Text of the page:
I have, on occasion, been known to blow my own trumpet. It doesn’t happen often, but when it does, I do usually feel it is justified.
This may be one of those times.
As mentioned in my previous post, for this year’s Forgotten Heroes, I will be creating my own version of MODOK…
Yes, I know that there are a couple of Heroclix versions AND the Crisis Protocol one, but my version cost me nothing, rather than the £35 that FFG want.
Anyway, first order of the day was to prepare the donor head. My initial thought was to file down the hair on the sides and back, just leaving the top intact.
However, I discovered that the hair was actually a separate piece. The head itself is hard plastic, whereas the hair is more of a rubbery plastic.
So, I scalped him.
This was after I’d already cut off the Hulk’s ears and filed down his forehead.
Now that I’d got a better idea of the diameter of the Hulk’s skull, I could test the various tubes I’d been collecting for this project.
None of which were the right size… naturally. So out came by bits box (GW aficionados, note the spelling – not a Z in sight) and a rummage produced a fluorescent tube motor actuator, from which the guts were removed.
I then cut (carefully, as it’s quite brittle plastic) a panel out of one side to insert the head.
After a fair bit of trimming shaving and filing, the base of the “Doomsday Chair” was filled with hot glue and the head stuck in place.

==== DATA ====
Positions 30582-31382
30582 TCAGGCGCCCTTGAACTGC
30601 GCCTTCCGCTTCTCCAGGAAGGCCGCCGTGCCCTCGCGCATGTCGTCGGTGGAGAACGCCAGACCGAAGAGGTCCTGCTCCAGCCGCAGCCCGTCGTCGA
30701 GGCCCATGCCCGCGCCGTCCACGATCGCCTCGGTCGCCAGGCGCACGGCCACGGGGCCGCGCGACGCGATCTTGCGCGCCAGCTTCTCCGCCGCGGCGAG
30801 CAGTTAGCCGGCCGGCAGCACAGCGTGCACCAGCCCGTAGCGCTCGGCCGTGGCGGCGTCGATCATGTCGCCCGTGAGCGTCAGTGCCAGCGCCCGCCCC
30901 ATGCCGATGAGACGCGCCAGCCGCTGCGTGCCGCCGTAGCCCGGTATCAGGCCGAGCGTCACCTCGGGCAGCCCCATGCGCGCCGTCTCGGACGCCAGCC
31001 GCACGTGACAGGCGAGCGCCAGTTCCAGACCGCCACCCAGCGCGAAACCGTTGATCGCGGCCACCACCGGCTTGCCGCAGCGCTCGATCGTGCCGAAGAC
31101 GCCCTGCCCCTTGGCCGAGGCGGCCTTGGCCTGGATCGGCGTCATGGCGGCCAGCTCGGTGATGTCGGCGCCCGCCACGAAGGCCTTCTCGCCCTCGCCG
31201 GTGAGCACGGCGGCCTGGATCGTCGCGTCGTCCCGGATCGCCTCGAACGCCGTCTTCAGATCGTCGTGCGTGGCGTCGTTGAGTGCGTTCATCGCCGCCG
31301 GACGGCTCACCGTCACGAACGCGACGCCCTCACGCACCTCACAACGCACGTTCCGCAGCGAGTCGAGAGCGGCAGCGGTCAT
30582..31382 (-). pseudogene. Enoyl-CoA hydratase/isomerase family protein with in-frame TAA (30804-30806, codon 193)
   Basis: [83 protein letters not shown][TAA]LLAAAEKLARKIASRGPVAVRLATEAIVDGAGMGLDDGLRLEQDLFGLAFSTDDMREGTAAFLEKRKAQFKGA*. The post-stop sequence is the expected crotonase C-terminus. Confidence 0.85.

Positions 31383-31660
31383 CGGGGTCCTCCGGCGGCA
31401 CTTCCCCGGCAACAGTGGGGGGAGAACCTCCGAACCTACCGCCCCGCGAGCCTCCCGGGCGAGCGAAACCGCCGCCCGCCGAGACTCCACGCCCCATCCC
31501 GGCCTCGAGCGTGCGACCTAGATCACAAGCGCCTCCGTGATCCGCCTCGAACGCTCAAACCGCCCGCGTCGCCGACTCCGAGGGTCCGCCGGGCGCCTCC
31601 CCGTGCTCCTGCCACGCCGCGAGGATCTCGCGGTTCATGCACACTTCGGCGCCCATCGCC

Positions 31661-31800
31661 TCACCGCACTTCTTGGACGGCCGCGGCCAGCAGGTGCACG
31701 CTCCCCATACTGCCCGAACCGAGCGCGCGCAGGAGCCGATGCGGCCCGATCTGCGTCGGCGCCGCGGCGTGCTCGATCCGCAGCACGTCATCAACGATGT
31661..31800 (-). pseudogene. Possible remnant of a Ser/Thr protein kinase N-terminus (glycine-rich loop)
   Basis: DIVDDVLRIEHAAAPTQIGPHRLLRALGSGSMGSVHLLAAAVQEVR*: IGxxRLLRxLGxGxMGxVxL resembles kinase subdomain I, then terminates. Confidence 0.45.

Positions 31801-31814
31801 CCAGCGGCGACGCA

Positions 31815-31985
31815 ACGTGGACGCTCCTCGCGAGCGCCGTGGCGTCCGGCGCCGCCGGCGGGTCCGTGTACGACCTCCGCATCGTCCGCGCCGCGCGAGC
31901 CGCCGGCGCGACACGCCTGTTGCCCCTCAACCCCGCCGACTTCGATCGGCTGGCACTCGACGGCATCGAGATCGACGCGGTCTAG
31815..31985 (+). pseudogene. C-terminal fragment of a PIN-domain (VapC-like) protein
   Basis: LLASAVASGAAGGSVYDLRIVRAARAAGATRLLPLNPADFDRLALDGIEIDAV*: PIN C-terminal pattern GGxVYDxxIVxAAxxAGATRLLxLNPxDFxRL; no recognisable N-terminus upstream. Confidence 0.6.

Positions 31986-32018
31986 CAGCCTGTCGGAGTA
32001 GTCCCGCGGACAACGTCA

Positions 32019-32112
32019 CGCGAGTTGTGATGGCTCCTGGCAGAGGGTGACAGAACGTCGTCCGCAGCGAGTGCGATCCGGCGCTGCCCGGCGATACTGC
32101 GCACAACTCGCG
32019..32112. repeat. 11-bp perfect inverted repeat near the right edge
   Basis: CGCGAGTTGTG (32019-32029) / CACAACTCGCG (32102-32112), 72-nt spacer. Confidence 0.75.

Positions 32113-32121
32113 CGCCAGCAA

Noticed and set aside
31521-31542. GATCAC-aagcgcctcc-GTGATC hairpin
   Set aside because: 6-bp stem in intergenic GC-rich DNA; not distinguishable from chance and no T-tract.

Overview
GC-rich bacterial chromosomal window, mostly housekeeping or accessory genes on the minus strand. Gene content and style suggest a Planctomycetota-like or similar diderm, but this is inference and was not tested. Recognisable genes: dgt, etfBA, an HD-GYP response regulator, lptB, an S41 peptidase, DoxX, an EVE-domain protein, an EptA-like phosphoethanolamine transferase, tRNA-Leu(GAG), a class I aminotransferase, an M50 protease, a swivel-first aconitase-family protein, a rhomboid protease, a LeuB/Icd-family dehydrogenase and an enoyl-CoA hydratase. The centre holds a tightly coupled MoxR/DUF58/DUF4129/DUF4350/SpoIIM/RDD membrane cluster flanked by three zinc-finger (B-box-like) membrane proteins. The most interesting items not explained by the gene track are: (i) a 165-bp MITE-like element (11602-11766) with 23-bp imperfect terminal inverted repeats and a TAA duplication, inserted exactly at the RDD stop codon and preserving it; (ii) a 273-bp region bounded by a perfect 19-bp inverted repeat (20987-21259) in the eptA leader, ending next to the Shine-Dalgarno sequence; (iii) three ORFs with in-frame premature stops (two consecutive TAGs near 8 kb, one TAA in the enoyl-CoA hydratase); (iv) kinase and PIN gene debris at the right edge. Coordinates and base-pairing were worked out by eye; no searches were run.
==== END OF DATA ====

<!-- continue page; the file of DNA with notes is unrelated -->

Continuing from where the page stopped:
The following day, out came the bits box again, supplemented by some spare sprues from the Distant Stars project.
Not a great deal of WIP shots, so I’ll just list what I used.
The actuator was glued onto a 2 pence piece, as I needed a solid disc greater than the diameter of the actuator and this was the simplest option. A small transparent plastic washer was glued below this as the hover jet that allows the chair to fly. The armrests are Void 1.1 Junker backpacks, which also provided the legs. The arms are from a Void 1.1 Viridian space marine. The tech gizmo beneath his chin is a Mantic Forge Fathers backpack and the head gem (mounted on a strip of cardboard) is the head of a hammer from the same sprue.
The cavity around the top of his head was filled with hot glue, to act as a base for the hair I will be sculpting on as the final stage before painting.
“And your little dog too…”
Sometime, just sometimes, I am touched by genius.
Today is one of those days.